9. Utilize Biological Control Processes to Further Reduce Weed Pressure Rotate livestock, poultry, or weeder geese through fields to graze weeds and interrupt seed set. To ensure food safety time grazings so that fresh droppings are not deposited any less than 120 days prior to harvest of the next crop. Encourage weed seed predation and decay by maintaining high soil biological activity and providing habitat (mulch, cover crops, hedgerows) for belowground and aboveground weed seed consumers (conservation biological control). Enhance overall soil biological activity to tip the competitive balance in favour of crops, and possibly to shorten the "half-life" of the weed seed bank.
Classical biological controls (introduced natural enemies) are commercially available for a few invasive exotic weeds.
10. Bring Existing Weeds Under Control Before Planting Weed-sensitive Crops Weed control in perennial horticultural crops like asparagus, small fruit, and some cut flowers can be quite difficult, especially when perennial weeds dominate the weed flora. Bring existing weed pressures under good control through repeated tillage and intensive cover cropping before planting any perennial vegetable, fruit, or ornamental crops. Choose fields with the best weed control or lowest weed pressure for weed-sensitive annual vegetables with a long critical weed free period, such as carrot, onion ,and parsnip. Be sure weeds, especially perennial weeds, are under good control before attempting no-till management of cover crops prior to cash crop planting.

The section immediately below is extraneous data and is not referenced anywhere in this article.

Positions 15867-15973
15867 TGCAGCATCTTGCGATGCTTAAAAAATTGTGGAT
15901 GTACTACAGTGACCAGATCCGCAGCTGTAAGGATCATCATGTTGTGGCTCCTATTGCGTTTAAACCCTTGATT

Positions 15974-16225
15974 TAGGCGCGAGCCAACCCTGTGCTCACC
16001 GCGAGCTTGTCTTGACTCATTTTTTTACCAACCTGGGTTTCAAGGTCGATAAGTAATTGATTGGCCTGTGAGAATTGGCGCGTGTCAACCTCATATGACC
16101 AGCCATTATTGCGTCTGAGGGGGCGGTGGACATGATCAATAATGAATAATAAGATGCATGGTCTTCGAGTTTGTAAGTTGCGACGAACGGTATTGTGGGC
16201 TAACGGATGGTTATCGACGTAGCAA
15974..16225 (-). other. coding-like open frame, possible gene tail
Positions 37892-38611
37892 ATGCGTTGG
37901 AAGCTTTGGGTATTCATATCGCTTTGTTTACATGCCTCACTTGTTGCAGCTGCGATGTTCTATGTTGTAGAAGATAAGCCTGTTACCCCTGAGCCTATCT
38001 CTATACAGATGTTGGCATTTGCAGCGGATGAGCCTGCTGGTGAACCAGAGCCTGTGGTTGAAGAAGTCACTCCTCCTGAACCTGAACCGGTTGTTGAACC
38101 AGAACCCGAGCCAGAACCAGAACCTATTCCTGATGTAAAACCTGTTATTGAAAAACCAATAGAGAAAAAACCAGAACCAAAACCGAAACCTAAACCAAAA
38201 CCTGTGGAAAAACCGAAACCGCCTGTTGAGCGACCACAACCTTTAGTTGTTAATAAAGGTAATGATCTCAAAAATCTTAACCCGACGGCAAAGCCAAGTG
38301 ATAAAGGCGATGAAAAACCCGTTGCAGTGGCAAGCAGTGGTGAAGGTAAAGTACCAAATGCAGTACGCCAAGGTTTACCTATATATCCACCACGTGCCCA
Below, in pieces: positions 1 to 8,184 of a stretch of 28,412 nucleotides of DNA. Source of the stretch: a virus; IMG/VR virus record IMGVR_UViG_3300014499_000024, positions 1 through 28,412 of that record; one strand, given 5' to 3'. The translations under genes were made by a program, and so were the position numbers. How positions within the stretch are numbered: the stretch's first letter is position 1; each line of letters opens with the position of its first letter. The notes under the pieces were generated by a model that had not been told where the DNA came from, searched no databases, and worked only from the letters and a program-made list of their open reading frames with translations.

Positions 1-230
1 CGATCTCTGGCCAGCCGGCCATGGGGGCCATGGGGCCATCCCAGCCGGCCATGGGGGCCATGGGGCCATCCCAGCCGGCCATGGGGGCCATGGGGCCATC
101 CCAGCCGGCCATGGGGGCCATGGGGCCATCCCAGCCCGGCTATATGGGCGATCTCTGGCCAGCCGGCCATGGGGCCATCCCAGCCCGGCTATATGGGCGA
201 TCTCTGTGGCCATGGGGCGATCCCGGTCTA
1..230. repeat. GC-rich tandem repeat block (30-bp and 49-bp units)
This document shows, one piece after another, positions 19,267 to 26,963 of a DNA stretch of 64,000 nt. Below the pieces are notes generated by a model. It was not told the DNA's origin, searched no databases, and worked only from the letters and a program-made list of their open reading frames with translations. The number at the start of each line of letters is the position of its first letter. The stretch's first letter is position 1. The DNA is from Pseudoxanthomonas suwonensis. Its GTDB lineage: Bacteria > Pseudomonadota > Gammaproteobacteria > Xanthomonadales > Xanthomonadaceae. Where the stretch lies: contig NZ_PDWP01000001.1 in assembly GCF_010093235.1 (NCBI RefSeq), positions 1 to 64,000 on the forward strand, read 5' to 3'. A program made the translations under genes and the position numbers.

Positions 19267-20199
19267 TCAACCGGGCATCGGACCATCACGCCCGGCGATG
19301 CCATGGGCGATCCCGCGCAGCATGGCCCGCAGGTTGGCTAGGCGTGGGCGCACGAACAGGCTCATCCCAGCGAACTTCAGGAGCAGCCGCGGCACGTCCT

Enhancing Working with Weeds System – Observe, Adapt, Experiment
11. Keep Observing the Weeds and Adapt Practices Accordingly Note and record any changes in weed species composition, emergence and growth pattern, or weed pressure, and modify practices as needed. For example, an increase in certain annual “weeds of cultivation” may indicate a need to reduce tillage or diversify the crop rotation. An increase in invasive perennials may require tilling deeper or more aggressively for a time. Watch out for the arrival of new weed species that could pose problems.